Strada Lautariilor or the village of Taraf de Haïdouks
by Klaus Reimer (Germany-Belgium)
“Strada Lautariilor” (rue de la musique) or the village of Taraf de Haïdouks
The artist Klaus Reimer took these black & white photographs in 1989 in the village of Clejani, about 30 km from Bucharest in Romania.
The communist dictatorship had just fallen and liberated free speech, while maintaining the social benefits of the fallen regime for a few months. The result was a relative recklessness reflected in these portraits. Klaus froze life in the “Lautars” district of the village. The Lautars are a “caste” specialising in music within the Roma community. Some of them will form the famous band “Taraf de Haïdouks”.
It was by chance that photographer Klaus Reimer’s van stopped in front of the Sandu family home, while he was looking for Ion Manole.
Nicolae Neacsu was the patriarch and established himself as the locomotive of the future Taraf of Haidouks band with his violin endowed with the famous horsehair.
Gica Manole was adjusting the wedding dress to her little girl. Photographer Klaus Reimer asked if he could take a picture. She agreed on one condition: that he first draw her portrait as a bride, which will cause several undressing and dressing.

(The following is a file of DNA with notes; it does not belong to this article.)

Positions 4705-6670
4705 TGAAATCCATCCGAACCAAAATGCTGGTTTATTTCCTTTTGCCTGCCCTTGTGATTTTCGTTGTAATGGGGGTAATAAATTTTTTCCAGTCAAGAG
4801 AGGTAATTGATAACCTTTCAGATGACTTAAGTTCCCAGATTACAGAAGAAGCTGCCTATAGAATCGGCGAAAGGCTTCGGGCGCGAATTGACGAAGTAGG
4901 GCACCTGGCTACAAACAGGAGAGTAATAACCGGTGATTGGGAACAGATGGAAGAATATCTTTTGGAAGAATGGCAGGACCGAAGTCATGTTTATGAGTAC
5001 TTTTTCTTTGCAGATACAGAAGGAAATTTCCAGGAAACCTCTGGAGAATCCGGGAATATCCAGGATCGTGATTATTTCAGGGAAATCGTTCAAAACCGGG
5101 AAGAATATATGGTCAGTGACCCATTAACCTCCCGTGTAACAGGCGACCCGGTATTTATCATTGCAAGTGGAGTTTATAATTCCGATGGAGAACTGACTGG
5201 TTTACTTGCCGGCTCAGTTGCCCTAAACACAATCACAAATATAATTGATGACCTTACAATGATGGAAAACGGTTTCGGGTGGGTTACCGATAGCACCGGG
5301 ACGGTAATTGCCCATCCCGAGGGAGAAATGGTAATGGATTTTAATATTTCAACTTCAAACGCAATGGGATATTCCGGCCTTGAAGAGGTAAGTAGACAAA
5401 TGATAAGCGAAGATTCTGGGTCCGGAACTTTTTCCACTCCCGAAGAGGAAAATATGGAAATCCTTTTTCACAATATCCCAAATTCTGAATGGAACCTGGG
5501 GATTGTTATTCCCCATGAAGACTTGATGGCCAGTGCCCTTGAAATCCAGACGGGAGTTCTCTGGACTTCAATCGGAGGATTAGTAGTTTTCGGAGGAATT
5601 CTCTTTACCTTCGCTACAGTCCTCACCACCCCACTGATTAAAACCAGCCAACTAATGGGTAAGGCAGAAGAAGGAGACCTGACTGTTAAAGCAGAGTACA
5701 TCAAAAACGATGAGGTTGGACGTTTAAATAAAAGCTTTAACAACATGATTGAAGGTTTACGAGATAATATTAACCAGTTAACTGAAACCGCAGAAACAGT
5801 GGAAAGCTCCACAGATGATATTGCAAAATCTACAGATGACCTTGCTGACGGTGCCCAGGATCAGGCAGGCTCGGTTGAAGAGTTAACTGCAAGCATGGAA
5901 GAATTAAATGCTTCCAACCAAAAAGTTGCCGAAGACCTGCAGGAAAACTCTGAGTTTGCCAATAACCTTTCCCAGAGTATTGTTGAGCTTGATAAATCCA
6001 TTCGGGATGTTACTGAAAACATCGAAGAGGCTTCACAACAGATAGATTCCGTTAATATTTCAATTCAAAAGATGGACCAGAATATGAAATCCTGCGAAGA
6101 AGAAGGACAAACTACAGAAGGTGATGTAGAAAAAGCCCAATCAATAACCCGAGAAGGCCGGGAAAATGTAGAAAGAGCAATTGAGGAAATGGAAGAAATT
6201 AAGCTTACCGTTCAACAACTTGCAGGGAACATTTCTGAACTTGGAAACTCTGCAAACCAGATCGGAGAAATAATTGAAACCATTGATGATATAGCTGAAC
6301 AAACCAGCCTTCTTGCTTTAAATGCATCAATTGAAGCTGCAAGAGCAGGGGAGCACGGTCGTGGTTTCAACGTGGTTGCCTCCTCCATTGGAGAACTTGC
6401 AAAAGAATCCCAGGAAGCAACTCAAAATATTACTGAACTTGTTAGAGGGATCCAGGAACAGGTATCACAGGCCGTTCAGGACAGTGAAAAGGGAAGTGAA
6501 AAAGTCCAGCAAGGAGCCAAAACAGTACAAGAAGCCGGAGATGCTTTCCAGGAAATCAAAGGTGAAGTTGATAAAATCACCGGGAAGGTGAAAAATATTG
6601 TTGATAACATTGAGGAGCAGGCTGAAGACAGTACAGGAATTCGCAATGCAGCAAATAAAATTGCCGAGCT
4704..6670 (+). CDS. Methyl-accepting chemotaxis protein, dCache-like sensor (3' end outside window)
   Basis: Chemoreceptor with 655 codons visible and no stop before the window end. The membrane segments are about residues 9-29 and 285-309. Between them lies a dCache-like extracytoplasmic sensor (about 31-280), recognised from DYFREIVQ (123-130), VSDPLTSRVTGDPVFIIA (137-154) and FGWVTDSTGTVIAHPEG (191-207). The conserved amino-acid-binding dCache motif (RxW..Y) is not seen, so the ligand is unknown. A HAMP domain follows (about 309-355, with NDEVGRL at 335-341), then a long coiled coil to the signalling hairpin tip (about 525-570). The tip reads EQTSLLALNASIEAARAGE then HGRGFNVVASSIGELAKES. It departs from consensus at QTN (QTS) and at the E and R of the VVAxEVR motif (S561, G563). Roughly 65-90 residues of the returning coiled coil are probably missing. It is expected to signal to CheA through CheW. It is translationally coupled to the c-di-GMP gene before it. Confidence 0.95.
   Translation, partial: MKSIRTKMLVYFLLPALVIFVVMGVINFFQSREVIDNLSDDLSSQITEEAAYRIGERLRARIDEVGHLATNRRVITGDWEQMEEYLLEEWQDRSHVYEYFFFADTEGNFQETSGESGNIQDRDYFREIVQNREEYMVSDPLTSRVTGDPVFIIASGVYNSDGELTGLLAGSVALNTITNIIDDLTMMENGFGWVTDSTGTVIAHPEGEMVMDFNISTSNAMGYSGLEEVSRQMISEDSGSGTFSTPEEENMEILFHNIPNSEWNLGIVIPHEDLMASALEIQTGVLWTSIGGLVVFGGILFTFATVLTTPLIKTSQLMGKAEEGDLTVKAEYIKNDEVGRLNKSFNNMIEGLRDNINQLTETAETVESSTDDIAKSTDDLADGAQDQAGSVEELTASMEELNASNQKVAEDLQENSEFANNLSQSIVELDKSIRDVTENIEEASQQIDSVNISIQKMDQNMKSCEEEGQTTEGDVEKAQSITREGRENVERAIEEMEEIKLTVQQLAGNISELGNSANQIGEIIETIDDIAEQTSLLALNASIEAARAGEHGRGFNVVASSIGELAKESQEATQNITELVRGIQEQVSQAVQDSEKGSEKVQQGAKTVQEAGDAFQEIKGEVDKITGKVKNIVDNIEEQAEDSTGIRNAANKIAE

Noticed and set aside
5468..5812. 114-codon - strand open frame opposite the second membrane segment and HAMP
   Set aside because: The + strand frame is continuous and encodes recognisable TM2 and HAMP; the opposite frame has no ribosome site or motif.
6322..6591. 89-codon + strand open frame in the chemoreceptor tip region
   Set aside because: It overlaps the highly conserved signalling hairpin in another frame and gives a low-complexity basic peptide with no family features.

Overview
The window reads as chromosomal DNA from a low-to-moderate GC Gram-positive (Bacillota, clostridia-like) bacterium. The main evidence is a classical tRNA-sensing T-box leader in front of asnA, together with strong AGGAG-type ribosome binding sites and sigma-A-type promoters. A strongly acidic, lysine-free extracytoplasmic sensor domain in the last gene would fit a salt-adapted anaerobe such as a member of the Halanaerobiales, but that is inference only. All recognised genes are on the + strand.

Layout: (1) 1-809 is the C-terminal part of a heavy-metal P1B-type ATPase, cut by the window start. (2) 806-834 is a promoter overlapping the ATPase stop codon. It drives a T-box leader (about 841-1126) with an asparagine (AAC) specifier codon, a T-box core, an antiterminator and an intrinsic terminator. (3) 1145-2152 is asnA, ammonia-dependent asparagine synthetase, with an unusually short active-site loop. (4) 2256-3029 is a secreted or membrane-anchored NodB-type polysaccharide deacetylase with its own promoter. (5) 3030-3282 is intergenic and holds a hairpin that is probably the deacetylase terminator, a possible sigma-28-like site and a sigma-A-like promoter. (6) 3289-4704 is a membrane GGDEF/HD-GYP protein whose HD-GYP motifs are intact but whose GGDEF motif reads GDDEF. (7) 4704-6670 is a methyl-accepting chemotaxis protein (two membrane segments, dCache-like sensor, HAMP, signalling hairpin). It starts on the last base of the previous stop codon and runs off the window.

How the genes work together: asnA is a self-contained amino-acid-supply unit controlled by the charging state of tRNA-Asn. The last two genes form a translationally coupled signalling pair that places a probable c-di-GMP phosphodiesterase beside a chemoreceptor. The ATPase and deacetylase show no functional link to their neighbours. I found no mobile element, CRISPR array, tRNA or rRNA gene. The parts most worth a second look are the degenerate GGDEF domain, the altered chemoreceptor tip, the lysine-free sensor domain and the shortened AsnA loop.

Nicolae Neacsu is teaching Antonel.
Tantsa is one of the few Romanian women to have married a Roma. In this case it is Hodja, Marcella’s brother, a formidable accordionist involved in Taraf from the first moments.
Here she has their son Antonel photographed.
© photos: Klaus Reimer
About the artist
- Degree in journalism and communication (ULB 1982), photography school of the City of Brussels 1987,
- Main exhibitions: Maison Haute (1988 & 1991), Galerie Verhaegen (1996), Brussels, Galerie Off, (1997) Paris,Mois de la Photo 2008, Paris, Barbican Center (2000), London, Zuid Pers Huis, Zomer van de Fotografie (1998), Antwerp.
- Publications: Agence Belga, Le Soir, Geo, Télérama, INA, Le Vif, l’Hebdo de Lausanne
- TV: CNN (2000)
- Artists commissions: Wim Van de Keybus, dance, Fonny Jeziersky, sculpture, Marianne Berenhaut, installations, 2000)
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